I love coffee. I drink coffee morning, noon, and night. I am constantly buying and trying new coffee makers and grinders and gourmet roasted beans to experiment and find the right combination of best coffee technology and best tasting cup of coffee.
I was very excited for the chance to test out the Smarter Coffee 2.0 coffee maker. I mean, it’s a coffee maker with a built-in grinder that has its own app and connects with my Amazon Echo!
I was a little disappointed.
At face value, the Smarter Coffee 2.0 looks essentially like any standard coffee maker. It has a 12-cup glass carafe. The front panel pops open to allow you to insert a cone filter (or use the washable / reusable filter that comes with the machine). You add water in a reservoir in the back. The front is black out of the box, but it also comes with snap-on panels to change it to cream or red to find the look that matches your kitchen décor best.
One thing that stands out about the form of the Smarter Coffee 2.0 is the tinted plastic housing on the top. That’s because the one thing that really make this coffee maker different than most others on the market is that it also has a grinder. You can fill the top with beans and have them ground freshly for each pot of coffee. There is a dial to adjust how coarse or fine the coffee beans should be ground.
Face value aside, the Smarter Coffee 2.0 is more than just a coffee maker. In fact, it’s more than just a coffee maker with a built-in coffee grinder. The Smarter Coffee 2.0 is a connected device with an array of features that—in theory—set it apart from the pack.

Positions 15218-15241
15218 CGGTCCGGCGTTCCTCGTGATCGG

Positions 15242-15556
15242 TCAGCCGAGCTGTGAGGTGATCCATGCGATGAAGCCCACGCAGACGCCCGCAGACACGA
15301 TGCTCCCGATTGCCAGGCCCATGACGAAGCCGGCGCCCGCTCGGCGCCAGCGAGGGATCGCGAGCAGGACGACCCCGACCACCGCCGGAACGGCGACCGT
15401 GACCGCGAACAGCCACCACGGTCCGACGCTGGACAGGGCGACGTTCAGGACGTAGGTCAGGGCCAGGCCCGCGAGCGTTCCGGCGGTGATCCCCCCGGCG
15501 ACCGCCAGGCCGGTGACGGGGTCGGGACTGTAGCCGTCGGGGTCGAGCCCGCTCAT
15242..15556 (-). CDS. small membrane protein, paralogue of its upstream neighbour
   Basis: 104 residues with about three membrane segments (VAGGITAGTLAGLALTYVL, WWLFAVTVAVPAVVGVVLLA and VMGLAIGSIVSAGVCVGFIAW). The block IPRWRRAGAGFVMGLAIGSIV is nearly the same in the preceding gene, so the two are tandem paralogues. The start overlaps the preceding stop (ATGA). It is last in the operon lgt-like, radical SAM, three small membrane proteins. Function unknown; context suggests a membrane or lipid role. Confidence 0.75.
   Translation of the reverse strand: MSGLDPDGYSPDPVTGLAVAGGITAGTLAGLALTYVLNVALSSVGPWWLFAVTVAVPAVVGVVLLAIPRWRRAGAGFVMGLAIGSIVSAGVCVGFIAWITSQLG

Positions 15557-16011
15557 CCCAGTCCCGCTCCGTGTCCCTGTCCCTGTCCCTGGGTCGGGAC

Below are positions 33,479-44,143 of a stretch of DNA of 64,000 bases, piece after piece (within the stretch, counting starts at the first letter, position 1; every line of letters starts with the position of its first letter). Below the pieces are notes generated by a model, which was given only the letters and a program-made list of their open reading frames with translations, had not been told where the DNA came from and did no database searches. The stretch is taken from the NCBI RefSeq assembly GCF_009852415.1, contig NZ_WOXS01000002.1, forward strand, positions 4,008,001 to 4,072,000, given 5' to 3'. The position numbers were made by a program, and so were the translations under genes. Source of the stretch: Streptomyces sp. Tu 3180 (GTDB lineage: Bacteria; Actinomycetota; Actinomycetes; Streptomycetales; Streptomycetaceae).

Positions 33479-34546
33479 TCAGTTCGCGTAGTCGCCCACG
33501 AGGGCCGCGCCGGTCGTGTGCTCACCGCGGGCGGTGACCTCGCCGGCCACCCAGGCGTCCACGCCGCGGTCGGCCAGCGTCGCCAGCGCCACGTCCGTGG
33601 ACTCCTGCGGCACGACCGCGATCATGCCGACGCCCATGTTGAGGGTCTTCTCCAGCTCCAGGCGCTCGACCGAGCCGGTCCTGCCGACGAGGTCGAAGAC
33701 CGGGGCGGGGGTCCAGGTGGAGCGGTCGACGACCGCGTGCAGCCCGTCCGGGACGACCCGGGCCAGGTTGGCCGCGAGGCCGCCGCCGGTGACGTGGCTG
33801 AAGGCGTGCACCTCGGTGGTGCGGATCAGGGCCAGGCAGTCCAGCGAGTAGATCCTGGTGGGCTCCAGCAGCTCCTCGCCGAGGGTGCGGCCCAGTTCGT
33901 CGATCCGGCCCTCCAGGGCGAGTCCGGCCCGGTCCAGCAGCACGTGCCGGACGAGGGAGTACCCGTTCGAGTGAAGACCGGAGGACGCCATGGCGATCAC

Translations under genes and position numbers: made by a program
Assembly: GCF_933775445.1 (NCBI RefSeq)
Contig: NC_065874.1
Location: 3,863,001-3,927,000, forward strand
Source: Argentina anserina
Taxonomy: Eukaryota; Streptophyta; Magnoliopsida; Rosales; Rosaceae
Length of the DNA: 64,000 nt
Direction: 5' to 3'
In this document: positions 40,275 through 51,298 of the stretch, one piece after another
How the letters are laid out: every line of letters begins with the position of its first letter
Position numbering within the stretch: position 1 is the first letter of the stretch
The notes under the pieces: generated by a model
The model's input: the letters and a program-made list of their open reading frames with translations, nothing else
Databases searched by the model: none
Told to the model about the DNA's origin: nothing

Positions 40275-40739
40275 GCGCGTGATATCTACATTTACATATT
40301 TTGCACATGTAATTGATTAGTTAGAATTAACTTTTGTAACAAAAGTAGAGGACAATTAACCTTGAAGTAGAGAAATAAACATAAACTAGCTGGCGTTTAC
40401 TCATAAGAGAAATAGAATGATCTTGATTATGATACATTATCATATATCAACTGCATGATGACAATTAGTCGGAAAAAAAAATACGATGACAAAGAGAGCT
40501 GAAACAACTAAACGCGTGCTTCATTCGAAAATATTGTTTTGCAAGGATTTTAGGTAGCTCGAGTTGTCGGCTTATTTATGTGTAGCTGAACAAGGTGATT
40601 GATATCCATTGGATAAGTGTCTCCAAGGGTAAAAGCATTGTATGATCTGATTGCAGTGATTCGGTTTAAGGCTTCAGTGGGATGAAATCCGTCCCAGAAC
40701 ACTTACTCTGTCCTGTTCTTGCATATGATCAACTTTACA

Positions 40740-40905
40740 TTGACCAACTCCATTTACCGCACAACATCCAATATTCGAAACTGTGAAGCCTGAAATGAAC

For starters, not every coffee maker has an app. The Smarter Coffee app lets you view how much water is currently in the reservoir. You can also change settings like the strength of the coffee (weak, medium or strong), whether to grind beans or just brew ground coffee already in the filter, how long to pre-heat before brewing (default is 3 minutes), and how long to keep warm once brewing is complete (default and maximum is 40 minutes).
The really cool features can be found when you dig a little deeper. Wake up mode lets you set an alarm that simultaneously brews your coffee so it’s ready by the time you get to the kitchen. Home mode uses the location tracking in your smartphone to automatically brew a pot of coffee to be ready when you arrive home. There’s also an in-app sales function called Replenishment that lets you order coffee and tea supplies.
Smarter Coffee can also be integrated with Amazon’s Alexa, Nest or with IFTTT smart home networks.